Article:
It’s Wednesday and time for another frequently asked questions (FAQs) session. Here are some FAQs about display text objects.
1. I’m creating lots of display.newText objects and it’s slowing down my app. Why?
It may seem like text is a simple thing to display on the screen but it can be very complicated and time consuming. When you create text with display.newText, the text must be first converted into a bit map and then sent to openGL so it can be rendered on the screen. The larger the text (in the number of character and font size), the longer this process takes. It also consumes texture memory just like displaying images.
2. I’m moving text around on the screen, will that slow down my app?
Moving or scaling text objects does not slow down Corona SDK. If you are changing the text, the bit map needs to be recreated, which can impact the frame rate. The same is true when changing the font size or the font type. These all require a new bit map and may affect performance.
3. I’m using display.newText and see a white or black block where the text should be. What’s wrong?
The black or white block is what you see when the text exceeds the texture limit of the device. Since text objects are converted to bit maps before being displayed, long text strings with a large font size can easily exceed the texture memory limit of some low-end devices. The solution is to limit the amount of text displayed in a single display.newText object. You should break up large text objects into multiple text objects.
4. How do I align text?
Starting with Daily Build 1143 we added text alignment to display.newText. You can specify “left“, “center” and “right” justification. The only limitation is you can’t change the justification after the text object has been constructed.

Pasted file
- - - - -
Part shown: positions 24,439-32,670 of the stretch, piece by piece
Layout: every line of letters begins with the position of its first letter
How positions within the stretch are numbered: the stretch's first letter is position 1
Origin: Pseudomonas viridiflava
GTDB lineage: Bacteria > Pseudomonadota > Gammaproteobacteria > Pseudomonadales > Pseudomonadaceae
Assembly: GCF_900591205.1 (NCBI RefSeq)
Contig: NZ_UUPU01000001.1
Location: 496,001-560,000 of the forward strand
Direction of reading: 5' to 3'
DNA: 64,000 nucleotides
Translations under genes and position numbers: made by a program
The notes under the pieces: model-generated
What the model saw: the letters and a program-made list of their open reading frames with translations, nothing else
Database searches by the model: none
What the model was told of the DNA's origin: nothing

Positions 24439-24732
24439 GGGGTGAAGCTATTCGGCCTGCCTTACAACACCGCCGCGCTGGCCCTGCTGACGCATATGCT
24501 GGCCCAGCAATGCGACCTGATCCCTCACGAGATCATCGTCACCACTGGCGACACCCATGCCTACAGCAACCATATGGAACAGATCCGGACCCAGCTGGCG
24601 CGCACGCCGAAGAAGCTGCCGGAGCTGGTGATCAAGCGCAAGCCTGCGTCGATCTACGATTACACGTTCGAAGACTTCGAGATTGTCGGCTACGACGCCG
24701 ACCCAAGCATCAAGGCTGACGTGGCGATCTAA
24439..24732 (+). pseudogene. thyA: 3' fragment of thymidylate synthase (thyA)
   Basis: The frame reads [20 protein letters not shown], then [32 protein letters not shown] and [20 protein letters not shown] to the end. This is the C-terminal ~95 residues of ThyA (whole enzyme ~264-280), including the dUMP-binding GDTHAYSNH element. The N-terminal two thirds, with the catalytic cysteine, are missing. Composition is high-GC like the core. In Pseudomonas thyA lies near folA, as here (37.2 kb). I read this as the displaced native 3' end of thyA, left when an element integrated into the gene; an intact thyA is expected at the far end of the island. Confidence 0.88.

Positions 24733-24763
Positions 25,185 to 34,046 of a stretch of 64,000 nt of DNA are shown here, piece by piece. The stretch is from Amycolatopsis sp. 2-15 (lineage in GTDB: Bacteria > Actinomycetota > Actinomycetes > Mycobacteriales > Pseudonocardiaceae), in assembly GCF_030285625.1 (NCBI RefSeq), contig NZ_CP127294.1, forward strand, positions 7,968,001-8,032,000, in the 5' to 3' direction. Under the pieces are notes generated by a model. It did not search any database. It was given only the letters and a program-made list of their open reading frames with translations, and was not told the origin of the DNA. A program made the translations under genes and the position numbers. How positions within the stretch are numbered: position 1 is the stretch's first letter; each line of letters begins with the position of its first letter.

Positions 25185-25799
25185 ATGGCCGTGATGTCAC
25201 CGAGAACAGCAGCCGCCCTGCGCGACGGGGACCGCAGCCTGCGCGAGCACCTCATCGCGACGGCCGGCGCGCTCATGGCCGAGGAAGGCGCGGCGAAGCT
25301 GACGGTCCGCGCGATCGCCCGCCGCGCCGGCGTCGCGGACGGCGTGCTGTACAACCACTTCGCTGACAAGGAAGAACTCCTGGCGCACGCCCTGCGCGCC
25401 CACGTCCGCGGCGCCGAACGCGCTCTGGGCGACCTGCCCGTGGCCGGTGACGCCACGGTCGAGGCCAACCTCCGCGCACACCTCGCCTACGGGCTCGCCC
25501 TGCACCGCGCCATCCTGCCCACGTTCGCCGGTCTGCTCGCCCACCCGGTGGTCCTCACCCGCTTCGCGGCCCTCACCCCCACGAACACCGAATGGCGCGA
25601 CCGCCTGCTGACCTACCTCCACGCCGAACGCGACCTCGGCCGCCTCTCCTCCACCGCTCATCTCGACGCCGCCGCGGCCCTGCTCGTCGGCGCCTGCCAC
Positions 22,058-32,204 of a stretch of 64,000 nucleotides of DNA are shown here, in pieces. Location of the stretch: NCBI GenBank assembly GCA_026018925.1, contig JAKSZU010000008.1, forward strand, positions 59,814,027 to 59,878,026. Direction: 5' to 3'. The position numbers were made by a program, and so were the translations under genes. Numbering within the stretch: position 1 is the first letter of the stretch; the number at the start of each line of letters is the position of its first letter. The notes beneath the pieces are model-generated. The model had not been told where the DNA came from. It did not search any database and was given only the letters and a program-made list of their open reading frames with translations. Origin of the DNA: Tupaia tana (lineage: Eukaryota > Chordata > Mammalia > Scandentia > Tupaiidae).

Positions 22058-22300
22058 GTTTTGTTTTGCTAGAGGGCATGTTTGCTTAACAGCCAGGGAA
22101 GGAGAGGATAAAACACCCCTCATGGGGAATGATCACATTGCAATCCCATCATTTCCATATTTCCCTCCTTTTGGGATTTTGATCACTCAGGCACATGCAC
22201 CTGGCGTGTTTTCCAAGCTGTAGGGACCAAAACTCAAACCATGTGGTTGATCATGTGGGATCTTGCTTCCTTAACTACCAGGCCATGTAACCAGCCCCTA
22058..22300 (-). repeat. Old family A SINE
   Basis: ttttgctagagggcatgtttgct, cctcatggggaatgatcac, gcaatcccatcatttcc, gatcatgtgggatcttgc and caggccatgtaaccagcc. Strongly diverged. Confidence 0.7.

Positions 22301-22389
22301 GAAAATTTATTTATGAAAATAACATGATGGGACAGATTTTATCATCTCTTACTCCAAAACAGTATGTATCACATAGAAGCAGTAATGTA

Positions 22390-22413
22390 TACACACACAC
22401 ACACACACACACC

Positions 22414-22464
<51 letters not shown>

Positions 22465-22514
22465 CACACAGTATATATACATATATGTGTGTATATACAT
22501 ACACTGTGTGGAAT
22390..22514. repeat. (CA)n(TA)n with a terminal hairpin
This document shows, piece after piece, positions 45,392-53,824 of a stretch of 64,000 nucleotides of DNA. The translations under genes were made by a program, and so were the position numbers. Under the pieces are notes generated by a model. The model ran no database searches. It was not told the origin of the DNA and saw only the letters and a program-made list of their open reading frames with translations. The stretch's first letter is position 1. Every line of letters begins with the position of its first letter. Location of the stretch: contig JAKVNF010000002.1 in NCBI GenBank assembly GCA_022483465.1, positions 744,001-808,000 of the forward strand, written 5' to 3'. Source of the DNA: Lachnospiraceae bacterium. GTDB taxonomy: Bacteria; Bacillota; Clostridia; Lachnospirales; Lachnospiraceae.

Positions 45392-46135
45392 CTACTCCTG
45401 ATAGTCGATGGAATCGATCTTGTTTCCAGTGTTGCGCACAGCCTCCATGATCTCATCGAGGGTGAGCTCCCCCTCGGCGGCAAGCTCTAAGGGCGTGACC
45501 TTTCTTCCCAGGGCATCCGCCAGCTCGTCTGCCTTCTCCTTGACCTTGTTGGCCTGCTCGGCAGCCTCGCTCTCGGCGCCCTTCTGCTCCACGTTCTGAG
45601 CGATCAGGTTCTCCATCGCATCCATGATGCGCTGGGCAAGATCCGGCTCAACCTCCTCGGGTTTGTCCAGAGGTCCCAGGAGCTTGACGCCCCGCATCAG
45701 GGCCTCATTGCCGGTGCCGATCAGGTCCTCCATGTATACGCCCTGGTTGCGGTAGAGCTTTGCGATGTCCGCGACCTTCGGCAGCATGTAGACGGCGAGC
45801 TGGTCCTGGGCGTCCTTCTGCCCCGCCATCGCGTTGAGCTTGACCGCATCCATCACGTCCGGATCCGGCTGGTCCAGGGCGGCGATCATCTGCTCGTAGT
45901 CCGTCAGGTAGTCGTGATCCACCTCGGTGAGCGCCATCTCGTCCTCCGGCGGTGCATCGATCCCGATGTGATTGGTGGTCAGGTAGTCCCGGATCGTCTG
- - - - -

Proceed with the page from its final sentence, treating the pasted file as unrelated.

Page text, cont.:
When we added text justification to display.newText, we changed the way parameters are supplied to the function. The parameters are now sent in a Lua “option” table instead of as individual parameters. display.newText still supports the legacy call, but you can’t use it to justify the text. Be aware that if you call display.newText with the new option table, you specify x and y values, which reference the center of the text object and not left and top used in the legacy call.
In order for text justification to work, you must supply the width parameter. If the height parameter is not supplied, it’s assumed to be 0 (this may change in the future). Left justification is assumed if no justification is specified.
display.setDefault( "background", 128 )
-- Create a rect to show the boundaries of our text fields
local rect = display.newRect( 50, 35, 200, 150 )
rect:setFillColor( 40 )
-- Right aligned, single line
local textOptions1 = text = "Line 1 right aligned", x = 100, y = 50, width = 200, align = "right", font = native.systemFont, fontSize = 14
local text1 = display.newText( textOptions1 )
text1:setReferencePoint( display.TopLeftReferencePoint )
text1.x = 50
-- Center alignment, multiple lines
local textString2 = "Line 1 center alignednLine2 center"
local textOptions2 = text = textString2, x = 150, y = 100, width = 200, height = 0, align = "center", font = native.systemFont, fontSize = 14
local text2 = display.newText( textOptions2 )
text2:setReferencePoint( display.TopLeftReferencePoint )
text2.x = 50
-- No alignment specified
local textOptions3 = text = "Line defaults to left aligned", x = 200, y = 150, width = 200, font = native.systemFont, fontSize = 14
local text3 = display.newText( textOptions3 )
text3:setReferencePoint( display.TopLeftReferencePoint )
text3.x = 50
Text justification also works with custom fonts but you must install the fonts on the Mac or Windows simulator in order to make it work.
5. Does display.newEmbossedText work with justification?
Currently, text justification for display.newEmbossedText objects is not implemented. We hope to have it in a Daily Build soon.
That’s it for today’s questions. I hope you enjoyed them and even learned a few things.
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